To be told that you look like your father can be a comforting thing. To be told that you look like your mother's ex-boyfriend is more than just a little disconcerting, to say the least!
A recent study using Neriid flies has shown that offspring resembled the mother's previous sexual partners more than the male that actually fertilized the egg.
Dr. Russell Bonduriansky of the University of New South Wales, Australia commented that his research is an 'example of the surprising possibilities that arise with non-genetic inheritance.'
The researchers involved in this study manipulated male flies to grow to a certain height by changing the amount of nutrients in their diet. They then mated young females with either large or small males. The females were then left to mature to full size and mated again with males of various sizes. The results were somewhat surprising.
"We found that males can influence the features of offspring sired by other males that mate later with the same female. Such effects are inconsistent with the basic assumptions of classical genetics, and, as a result, the possibility of such phenomena has been ignored for decades," explains Bonduriansky.
The idea of 'telegony', or previous mates influencing a woman's offspring, has been around for a long time. It has been suggested that it was first proposed by the Greek philosopher Aristotle and was accepted as fact until the early 1900s when it was rejected and replaced with modern genetic inheritance. However, given the results of Bonduriansky's study it would appear that Aristotle had it right - for flies at least.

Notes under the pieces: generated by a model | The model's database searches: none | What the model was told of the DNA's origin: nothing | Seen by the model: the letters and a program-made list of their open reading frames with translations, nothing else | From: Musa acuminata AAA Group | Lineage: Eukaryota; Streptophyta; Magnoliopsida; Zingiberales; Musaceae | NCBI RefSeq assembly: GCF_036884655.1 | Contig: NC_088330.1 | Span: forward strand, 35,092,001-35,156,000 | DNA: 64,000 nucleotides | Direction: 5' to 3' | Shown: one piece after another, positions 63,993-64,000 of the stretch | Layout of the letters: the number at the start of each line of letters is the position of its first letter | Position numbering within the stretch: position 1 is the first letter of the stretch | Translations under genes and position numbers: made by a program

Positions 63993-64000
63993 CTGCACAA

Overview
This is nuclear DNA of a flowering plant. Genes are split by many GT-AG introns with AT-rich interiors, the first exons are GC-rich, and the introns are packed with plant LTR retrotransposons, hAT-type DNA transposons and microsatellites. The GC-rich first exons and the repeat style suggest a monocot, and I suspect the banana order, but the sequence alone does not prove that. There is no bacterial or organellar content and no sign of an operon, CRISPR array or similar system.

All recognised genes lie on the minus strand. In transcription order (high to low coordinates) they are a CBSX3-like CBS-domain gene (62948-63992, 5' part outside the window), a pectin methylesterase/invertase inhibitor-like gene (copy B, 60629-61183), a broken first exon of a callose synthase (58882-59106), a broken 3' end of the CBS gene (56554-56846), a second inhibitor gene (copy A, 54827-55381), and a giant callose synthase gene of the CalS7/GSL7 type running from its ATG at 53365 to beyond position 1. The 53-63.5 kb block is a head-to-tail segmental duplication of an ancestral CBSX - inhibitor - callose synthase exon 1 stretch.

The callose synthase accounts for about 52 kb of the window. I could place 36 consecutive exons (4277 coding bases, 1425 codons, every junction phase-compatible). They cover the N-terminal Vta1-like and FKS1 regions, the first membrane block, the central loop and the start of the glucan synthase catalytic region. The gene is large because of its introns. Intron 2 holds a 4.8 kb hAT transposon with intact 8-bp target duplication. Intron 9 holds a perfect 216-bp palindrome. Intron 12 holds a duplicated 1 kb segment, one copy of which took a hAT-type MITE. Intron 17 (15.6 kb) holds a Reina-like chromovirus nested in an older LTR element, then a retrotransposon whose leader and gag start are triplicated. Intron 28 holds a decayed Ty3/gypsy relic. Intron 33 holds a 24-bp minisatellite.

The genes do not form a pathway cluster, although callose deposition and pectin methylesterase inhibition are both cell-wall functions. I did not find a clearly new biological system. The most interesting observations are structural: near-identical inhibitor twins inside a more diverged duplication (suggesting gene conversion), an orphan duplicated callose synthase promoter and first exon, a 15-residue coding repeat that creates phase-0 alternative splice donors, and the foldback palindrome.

The researchers are not yet sure why this phenomenon occurs but believe it may be due to genetic carrying material in the seminal fluid of the first mating partner being absorbed by the female's immature eggs and this somehow influences the growth of offspring of a later date.
This finding not only challenges the currently accepted ideology of genetic inheritance but significantly complicates our understanding of external factors affecting offspring. Scientists have only just grasped how non-genetic factors like diet can affect offspring. This study brings genetics to a whole new level.
Dr. Angela Crean, a lead researcher in this study, commented on the potential for carrying this project forward, "Testing if the theory applies to humans will be extremely challenging. I plan to test for similar effects in mammal study systems, as I also want to know if there is something special about the flies, or if all species can inherit traits from previous mating partners."
The results of any future work in this field of research are guaranteed to be tantalizing!
Image Credit: Russell Bonduriansky (http://www.eurekalert.org/multimedia/pub/80098.php)